Rhetorical Analysis Of Roosevelt's Speech

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One day preceding the events of December 7, 1941, an austere Franklin Delano Roosevelt gives a speech about the Japanese attack on Pearl Harbor that had not been prognosticated by anyone. FDR spoke about the ordeal to congress hoping to sway the decision of what steps to take, towards waging war against Japan and their allies in the Axis powers.
After introducing his topic, FDR announced that the Japanese Empire had been planning a long time prior to their assault on Pearl Harbor. FDR mentions this because he wants to point the fact that all of the recent good relations with Japan had all been false, and they were being deceived the whole time. It was stated that "the United States was at peace with that nation and, at the solicitation of
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The reason FDR focuses much of his speech on pathos is because of the tragic event that had just occurred. With that in mind, much of America was feeling animosity towards Japan, and the congress was no exception. People were mad, and by using pathos to sway their sympathetic and emotional state of mind. FDR's words made the Japan look like an evil that the United States must stop, Not only does he pump the audience with feelings of sadness and anger, he also encourages the United States of what they can do and what they are capable of. He believed as long as they were "with confidence in our armed forces, with the unbounding determination of our people, we will gain the inevitable triumph" and this was his way to really stir up the American spirit in congress to make them feel as though they can all pull through what had just happened and go to war as the great nation of the US.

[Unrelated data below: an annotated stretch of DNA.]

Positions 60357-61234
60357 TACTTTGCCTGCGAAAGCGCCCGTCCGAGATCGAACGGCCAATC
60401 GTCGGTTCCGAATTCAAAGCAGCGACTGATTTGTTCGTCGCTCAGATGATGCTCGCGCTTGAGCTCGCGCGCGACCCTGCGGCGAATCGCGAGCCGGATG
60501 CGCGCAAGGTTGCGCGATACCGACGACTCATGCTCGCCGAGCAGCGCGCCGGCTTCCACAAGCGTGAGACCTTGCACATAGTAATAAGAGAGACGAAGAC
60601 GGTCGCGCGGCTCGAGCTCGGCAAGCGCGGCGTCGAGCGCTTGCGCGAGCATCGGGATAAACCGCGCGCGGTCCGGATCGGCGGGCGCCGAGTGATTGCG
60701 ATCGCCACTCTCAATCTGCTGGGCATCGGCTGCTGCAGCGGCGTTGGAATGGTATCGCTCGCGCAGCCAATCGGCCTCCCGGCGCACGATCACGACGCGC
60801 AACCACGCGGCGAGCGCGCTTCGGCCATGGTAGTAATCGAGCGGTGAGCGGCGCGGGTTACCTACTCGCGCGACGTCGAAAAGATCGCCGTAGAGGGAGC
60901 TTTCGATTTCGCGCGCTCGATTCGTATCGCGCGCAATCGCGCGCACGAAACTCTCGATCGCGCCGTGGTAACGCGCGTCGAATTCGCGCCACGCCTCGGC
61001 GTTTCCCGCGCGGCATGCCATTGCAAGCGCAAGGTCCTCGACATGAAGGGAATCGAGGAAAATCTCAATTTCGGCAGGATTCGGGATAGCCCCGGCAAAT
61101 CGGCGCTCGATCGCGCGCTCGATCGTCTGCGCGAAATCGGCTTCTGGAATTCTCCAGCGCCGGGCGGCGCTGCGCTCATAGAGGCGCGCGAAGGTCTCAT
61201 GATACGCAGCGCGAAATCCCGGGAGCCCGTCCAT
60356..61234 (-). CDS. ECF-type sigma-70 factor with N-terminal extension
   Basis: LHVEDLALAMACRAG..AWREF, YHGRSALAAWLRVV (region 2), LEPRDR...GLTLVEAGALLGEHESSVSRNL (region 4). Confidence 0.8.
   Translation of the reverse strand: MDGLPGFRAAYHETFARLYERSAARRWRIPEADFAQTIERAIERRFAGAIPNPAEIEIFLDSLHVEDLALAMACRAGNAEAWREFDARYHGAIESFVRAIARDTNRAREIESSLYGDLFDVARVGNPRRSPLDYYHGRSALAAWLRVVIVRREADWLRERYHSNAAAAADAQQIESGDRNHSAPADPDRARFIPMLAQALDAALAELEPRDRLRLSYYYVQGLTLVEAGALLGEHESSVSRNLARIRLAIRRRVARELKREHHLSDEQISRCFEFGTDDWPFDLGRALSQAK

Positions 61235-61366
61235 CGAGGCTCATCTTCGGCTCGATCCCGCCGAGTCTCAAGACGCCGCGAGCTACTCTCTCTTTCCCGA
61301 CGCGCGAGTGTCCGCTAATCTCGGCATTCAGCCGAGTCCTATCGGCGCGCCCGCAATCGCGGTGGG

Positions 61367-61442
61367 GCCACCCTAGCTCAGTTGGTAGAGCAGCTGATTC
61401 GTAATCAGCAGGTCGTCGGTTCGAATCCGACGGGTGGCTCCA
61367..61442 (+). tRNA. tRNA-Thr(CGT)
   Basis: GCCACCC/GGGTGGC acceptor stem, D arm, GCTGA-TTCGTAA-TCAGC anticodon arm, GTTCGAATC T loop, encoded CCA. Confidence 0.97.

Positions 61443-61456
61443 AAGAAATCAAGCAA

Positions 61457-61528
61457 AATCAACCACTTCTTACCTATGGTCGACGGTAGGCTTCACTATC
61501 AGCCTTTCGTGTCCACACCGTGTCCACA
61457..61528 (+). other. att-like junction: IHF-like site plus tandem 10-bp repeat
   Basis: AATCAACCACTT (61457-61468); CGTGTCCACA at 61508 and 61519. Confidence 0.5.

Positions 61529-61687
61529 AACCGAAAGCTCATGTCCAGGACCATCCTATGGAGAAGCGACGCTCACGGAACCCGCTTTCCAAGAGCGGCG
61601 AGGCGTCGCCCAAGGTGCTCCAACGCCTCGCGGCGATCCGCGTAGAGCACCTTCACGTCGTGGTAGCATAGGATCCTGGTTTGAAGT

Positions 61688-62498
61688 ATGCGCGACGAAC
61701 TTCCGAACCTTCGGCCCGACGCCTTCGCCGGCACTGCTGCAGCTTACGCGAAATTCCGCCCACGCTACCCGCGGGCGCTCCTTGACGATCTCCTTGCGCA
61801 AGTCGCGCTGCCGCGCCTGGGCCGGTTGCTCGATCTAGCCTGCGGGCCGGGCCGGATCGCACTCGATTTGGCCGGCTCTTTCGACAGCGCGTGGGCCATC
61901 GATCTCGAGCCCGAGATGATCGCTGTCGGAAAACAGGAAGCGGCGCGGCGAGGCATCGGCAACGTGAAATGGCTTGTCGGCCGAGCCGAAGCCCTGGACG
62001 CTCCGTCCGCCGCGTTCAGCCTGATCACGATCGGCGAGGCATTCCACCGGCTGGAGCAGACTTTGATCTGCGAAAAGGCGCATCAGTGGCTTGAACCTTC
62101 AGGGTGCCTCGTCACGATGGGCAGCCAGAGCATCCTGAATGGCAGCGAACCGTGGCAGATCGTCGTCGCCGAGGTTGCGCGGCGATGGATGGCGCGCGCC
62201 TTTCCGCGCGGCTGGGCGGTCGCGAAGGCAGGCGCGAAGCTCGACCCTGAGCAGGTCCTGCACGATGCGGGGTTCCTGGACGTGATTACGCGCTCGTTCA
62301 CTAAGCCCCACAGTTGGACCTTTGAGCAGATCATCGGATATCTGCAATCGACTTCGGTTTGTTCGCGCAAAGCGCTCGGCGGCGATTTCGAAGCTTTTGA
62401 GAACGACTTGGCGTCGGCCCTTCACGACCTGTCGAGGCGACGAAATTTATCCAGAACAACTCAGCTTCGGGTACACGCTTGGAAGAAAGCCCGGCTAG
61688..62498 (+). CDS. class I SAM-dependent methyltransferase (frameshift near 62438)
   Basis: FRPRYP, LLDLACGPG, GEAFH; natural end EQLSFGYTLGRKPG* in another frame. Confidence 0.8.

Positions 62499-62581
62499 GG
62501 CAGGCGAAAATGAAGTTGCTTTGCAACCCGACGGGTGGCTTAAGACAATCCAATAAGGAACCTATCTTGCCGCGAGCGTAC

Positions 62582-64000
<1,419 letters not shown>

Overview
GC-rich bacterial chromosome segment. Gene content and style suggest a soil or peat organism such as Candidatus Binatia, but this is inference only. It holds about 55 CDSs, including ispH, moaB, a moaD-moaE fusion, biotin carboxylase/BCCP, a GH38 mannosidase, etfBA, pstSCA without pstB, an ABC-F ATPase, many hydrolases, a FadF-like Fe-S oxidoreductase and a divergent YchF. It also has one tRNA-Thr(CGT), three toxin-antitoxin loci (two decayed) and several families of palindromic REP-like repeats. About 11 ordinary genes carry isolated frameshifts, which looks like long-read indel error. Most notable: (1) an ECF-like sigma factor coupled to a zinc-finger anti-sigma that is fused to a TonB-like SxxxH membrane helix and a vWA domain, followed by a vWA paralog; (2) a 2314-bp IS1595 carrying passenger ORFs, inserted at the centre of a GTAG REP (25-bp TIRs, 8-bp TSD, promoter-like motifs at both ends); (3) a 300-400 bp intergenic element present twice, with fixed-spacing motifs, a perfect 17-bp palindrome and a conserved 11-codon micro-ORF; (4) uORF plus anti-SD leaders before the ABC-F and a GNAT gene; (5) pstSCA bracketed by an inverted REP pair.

With words fueled with passion, anger, and the American spirit, FDR was able to push the already apparent decision into fruition. Even to conclude, he ends with saying that ever since Japan had attacked, the US had already been at war with Japan. He did so to make the decision obvious and to solidify his purpose speaking congress that

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